Dr. Agnes Binagwaho, UGHE’s vice chancellor, said the realization of UGHE’s vision will affect far more than academics, and far more than Rwanda alone.  

“Together we are assembling the building blocks of a university that will contribute to the transformation of health service delivery, through education, mentorship and research, in every corner of the globe,” she said. “This year, the University of Global Health Equity has progressed further and faster than any of us could have imagined.”

Construction on the UGHE campus in March 2018.
Construction progresses on the UGHE campus in March 2018. More than 1,000 workers joined the construction crew over the two-year building process. (Photo by Barb Kinney for UGHE)
Construction on the UGHE campus in March 2018.
Facilities Manager Jean Claude Niyonzima walks in March 2018 through one of the main academic buildings on UGHE's new campus in Butaro. (Photo by Barb Kinney for UGHE)

UGHE’s growth comes at a time of severe need for qualified healthcare workers across Africa. The WHO estimates the continent will have a shortage of more than 6 million healthcare workers by 2030.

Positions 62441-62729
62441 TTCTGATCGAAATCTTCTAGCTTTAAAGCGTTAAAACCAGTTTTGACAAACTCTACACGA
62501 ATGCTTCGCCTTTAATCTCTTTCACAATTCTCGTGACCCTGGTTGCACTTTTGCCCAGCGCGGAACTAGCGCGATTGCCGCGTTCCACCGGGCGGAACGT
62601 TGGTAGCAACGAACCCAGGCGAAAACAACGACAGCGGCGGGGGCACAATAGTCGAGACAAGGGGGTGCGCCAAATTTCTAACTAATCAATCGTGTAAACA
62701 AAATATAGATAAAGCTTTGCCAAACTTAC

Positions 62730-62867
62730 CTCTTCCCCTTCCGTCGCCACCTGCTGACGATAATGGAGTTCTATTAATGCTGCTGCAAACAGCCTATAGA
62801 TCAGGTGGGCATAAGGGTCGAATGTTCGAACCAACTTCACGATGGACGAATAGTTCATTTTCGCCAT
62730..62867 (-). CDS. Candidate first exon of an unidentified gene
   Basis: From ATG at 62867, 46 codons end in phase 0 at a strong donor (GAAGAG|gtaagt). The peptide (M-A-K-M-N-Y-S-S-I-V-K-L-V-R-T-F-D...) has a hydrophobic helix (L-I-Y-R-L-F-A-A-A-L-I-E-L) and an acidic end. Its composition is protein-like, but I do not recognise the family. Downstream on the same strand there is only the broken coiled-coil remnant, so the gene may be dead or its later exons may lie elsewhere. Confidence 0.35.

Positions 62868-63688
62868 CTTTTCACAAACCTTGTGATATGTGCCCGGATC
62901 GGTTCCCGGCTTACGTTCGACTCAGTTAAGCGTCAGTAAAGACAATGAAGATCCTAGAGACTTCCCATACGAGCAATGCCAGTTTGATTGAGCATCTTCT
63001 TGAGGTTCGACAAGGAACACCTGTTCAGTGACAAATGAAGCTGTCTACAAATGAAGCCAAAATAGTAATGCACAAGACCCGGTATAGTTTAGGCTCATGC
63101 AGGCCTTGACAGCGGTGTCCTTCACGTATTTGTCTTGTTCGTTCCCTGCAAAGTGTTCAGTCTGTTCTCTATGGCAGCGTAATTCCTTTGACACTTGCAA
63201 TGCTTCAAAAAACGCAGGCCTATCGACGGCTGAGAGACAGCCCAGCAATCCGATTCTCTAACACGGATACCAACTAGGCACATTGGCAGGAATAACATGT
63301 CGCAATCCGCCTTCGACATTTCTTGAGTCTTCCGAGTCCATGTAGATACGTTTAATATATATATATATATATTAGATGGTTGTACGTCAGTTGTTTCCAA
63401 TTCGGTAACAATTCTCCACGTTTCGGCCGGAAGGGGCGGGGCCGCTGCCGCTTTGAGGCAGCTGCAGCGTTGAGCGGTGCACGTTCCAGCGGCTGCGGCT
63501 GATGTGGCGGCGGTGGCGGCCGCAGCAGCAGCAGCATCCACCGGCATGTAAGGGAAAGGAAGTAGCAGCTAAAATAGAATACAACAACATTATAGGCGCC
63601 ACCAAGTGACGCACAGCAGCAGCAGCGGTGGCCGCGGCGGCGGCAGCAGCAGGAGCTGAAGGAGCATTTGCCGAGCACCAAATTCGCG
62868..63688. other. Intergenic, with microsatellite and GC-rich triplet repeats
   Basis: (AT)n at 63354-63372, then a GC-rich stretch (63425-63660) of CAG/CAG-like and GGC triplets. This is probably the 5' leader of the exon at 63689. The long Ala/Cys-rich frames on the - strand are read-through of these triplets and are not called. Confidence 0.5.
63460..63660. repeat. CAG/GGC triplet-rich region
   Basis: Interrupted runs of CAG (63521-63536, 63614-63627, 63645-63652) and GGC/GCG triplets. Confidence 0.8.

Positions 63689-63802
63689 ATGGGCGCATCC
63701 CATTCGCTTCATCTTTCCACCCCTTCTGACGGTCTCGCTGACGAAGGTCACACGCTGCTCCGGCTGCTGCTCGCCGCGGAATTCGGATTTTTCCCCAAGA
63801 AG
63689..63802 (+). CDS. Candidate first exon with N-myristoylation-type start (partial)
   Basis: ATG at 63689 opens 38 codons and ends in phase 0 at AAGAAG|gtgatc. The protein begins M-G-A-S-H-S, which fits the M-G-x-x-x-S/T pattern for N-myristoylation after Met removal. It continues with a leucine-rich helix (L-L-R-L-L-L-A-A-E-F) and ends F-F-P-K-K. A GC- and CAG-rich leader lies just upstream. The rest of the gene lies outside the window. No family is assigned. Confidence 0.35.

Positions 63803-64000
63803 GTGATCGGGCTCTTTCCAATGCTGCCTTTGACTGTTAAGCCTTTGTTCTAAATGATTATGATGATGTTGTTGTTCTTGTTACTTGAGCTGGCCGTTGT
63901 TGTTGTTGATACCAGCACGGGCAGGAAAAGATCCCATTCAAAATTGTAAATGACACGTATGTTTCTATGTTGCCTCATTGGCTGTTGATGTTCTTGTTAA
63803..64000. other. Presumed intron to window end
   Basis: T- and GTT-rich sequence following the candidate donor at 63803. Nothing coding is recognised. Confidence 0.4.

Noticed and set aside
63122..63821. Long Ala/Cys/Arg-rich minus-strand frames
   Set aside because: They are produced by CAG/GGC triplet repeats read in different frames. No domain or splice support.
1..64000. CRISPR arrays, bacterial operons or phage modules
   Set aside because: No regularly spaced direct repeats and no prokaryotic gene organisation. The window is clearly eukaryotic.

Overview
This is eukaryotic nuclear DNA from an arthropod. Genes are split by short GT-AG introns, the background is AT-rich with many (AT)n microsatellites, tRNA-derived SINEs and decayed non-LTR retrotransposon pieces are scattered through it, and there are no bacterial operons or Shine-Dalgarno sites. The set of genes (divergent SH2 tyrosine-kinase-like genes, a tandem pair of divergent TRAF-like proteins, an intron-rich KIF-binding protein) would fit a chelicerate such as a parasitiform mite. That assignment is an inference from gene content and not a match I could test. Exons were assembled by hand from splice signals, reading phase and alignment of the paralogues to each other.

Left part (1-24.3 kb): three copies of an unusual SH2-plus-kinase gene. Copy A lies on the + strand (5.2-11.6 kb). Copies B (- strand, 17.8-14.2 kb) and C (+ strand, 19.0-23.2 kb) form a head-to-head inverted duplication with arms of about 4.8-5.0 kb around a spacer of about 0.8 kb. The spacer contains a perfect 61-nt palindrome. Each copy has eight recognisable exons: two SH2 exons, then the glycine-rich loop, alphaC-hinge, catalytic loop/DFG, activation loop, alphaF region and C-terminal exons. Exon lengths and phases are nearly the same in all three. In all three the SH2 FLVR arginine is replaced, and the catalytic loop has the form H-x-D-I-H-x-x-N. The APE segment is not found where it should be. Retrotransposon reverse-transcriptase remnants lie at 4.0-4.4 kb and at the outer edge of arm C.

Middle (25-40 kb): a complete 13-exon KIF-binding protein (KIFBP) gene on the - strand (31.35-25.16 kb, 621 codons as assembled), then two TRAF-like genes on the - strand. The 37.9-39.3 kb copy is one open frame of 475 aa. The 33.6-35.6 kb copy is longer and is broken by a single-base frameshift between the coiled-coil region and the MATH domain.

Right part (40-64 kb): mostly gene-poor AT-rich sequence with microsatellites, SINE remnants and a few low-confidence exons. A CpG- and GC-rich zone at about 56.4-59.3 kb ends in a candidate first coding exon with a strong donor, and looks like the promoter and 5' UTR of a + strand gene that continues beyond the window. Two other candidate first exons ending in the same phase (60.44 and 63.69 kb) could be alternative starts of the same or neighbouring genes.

With that need firmly in mind, UGHE’s new campus will provide a permanent home for health sciences education grounded in the belief that health care is a human right. The university so far has graduated two classes of part-time students who earned master’s of science degrees in global health delivery, through a two-year program. Those students gathered in Kigali for several weeks each semester, with the remainder of their studies conducted remotely or on trips with classmates and staff. 

The 250-acre (100-hectare) campus is about 80 miles north of Kigali and, in the first phase of construction, includes housing for up to 200 students and staff, a dining hall and six academic buildings. The state-of-the-art academic buildings will include a clinical simulation center; a science laboratory; a 6,700-square-foot Information Commons, providing e-learning tools, tech support and a medical library; a configurable Studio Classroom, and more.